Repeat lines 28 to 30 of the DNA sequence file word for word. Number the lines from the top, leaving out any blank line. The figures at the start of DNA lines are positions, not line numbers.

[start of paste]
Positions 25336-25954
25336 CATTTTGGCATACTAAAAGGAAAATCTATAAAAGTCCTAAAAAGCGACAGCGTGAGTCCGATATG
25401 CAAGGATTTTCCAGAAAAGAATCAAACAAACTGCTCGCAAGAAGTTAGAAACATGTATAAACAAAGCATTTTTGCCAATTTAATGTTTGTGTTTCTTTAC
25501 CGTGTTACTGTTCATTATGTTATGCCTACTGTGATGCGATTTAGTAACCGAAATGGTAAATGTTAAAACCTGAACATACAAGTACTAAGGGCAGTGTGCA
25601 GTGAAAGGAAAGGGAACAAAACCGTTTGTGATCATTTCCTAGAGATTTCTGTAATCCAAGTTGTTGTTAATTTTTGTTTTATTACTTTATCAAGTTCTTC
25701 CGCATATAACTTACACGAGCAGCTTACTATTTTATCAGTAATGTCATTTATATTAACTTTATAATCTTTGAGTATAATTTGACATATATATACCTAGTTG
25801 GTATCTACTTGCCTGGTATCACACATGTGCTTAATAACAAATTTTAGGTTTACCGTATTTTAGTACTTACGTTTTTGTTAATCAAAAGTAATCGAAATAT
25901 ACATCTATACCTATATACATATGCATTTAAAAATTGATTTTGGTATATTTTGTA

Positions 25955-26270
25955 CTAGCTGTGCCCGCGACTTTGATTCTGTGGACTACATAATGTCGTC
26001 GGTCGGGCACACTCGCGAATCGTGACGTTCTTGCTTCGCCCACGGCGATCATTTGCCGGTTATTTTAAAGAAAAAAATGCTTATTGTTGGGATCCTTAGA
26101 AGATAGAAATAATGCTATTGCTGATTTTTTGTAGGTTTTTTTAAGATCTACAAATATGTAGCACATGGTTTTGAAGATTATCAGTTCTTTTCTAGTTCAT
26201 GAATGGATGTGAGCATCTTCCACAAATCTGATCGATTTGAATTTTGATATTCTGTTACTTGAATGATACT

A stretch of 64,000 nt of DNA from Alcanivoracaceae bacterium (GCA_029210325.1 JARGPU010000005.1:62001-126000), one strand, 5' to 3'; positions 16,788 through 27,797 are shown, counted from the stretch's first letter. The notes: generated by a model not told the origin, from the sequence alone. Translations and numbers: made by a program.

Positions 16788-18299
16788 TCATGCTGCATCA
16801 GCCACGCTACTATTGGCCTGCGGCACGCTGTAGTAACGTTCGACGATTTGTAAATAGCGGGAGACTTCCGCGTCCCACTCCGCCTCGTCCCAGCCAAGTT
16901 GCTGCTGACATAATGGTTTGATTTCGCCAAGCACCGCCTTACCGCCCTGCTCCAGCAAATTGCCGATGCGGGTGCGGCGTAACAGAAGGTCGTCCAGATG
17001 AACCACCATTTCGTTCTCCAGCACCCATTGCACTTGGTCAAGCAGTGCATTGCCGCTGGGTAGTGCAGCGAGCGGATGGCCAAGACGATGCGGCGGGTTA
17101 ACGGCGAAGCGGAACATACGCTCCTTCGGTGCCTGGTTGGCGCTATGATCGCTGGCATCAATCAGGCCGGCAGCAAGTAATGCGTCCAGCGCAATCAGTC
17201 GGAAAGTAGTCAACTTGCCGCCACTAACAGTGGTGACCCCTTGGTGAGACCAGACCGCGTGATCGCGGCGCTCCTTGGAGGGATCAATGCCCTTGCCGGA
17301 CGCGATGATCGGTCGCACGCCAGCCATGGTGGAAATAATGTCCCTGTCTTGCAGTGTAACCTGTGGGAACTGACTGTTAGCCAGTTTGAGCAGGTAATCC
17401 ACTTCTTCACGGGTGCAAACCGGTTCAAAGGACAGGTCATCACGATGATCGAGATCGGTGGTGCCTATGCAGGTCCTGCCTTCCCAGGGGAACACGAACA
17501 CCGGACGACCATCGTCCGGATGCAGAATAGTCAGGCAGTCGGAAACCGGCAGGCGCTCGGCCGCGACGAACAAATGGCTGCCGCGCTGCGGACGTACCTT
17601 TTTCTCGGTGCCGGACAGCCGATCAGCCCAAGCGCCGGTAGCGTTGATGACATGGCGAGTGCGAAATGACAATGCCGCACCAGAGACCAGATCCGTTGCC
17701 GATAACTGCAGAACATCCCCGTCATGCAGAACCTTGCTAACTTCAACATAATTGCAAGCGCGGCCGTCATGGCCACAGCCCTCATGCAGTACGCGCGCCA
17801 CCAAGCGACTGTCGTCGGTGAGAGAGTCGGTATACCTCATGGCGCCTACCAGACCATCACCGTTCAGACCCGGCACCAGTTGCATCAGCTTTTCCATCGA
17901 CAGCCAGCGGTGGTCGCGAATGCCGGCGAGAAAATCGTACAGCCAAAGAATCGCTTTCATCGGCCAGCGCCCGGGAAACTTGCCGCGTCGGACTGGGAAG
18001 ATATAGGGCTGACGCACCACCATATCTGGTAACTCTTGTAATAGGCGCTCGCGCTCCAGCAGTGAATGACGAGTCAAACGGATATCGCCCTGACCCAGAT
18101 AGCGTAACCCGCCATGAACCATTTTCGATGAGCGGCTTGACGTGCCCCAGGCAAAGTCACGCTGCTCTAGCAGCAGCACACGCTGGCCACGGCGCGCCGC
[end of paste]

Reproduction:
17901 CAGCCAGCGGTGGTCGCGAATGCCGGCGAGAAAATCGTACAGCCAAAGAATCGCTTTCATCGGCCAGCGCCCGGGAAACTTGCCGCGTCGGACTGGGAAG
18001 ATATAGGGCTGACGCACCACCATATCTGGTAACTCTTGTAATAGGCGCTCGCGCTCCAGCAGTGAATGACGAGTCAAACGGATATCGCCCTGACCCAGAT
18101 AGCGTAACCCGCCATGAACCATTTTCGATGAGCGGCTTGACGTGCCCCAGGCAAAGTCACGCTGCTCTAGCAGCAGCACACGCTGGCCACGGCGCGCCGC